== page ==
Popular and Traditional Musics of Indigenous Peoples
Andrew Killick [+]
University of Sheffield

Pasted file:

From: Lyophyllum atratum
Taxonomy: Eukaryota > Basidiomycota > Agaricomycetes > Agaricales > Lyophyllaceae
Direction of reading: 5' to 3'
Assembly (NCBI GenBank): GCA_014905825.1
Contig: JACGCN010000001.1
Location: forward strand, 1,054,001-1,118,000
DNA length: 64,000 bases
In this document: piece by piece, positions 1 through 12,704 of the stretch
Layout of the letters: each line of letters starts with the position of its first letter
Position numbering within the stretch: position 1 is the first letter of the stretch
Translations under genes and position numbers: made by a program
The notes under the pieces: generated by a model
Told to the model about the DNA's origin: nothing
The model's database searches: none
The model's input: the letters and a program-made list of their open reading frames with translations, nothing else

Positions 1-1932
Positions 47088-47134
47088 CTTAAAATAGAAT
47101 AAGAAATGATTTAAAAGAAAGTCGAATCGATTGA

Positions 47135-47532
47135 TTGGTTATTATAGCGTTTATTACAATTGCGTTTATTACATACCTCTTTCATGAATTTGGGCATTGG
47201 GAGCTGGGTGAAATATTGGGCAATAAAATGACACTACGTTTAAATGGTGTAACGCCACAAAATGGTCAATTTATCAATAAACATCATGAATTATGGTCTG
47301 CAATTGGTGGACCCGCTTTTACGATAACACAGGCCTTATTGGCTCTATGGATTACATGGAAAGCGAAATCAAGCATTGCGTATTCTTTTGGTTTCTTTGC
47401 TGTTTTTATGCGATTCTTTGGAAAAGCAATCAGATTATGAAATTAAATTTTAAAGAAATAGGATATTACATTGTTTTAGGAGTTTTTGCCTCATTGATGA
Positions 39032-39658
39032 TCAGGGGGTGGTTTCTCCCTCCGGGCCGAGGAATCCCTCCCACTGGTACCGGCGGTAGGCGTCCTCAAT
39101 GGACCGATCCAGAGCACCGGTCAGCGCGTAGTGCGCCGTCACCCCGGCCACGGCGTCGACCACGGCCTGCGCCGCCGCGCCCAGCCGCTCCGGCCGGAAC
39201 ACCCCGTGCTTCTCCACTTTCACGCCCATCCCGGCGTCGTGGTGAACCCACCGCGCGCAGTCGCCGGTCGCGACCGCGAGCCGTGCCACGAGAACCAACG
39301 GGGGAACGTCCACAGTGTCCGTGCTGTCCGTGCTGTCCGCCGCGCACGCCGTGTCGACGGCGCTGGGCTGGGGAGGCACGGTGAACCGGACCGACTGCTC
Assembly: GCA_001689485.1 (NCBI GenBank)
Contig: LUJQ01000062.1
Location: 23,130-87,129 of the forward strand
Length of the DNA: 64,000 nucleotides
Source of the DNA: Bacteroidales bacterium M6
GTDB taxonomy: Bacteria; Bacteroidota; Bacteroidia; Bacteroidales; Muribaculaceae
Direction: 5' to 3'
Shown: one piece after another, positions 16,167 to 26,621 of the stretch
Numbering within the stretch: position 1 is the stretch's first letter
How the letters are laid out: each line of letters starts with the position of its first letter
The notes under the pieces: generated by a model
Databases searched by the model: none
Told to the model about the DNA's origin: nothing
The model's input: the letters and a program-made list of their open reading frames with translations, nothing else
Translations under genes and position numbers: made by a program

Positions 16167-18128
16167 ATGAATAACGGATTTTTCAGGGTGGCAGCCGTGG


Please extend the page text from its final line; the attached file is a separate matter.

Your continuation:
In contrast to the far-flung cultural connections of Southeast Asia and the advanced technology required to produce the precisely-tuned metallic instruments of the gamelan, indigenous peoples around the world are often regarded as culturally isolated and technologically simple. This stereotype is dispelled by considering how popular music styles like country and rap have been embraced by Native Americans and Australian Aboriginals, in each case adapting the style to suit their own concerns and identities. Thus we raise a general theme that is crucial for understanding today’s musical world: because the music people value is that which best expresses their sense of who they are, and because people around the world increasingly see themselves as modern and connected to international currents while still rooted in distinctive locales and communities, the music that is more and more in demand is music with both modern (international) and traditional (local) elements. And because these identities are constantly changing, new forms of music are constantly being created to express them, contrary to long-held fears of cultural homogenization. Returning to particular cases, the older elements in the current musical cultures of Native Americans and Australian Aboriginals are traced back as far as possible to what they might have been before contact with Europeans, revealing in particular how these musical cultures were related to their living environments and subsistence patterns. Extending that process, we consider whether the music of societies that do remain relatively isolated and technologically simple, for instance in the Amazon rainforest and Papua New Guinea, might have anything to tell us about what the earliest human music was like, on the archaeological principle of “ethnographic analogy.” But we find that even the remotest societies have some music in their repertoire that they recognize as having come from other groups, and the likelihood is that no human society has ever formed an isolated “music culture” like those imagined by some Western writers.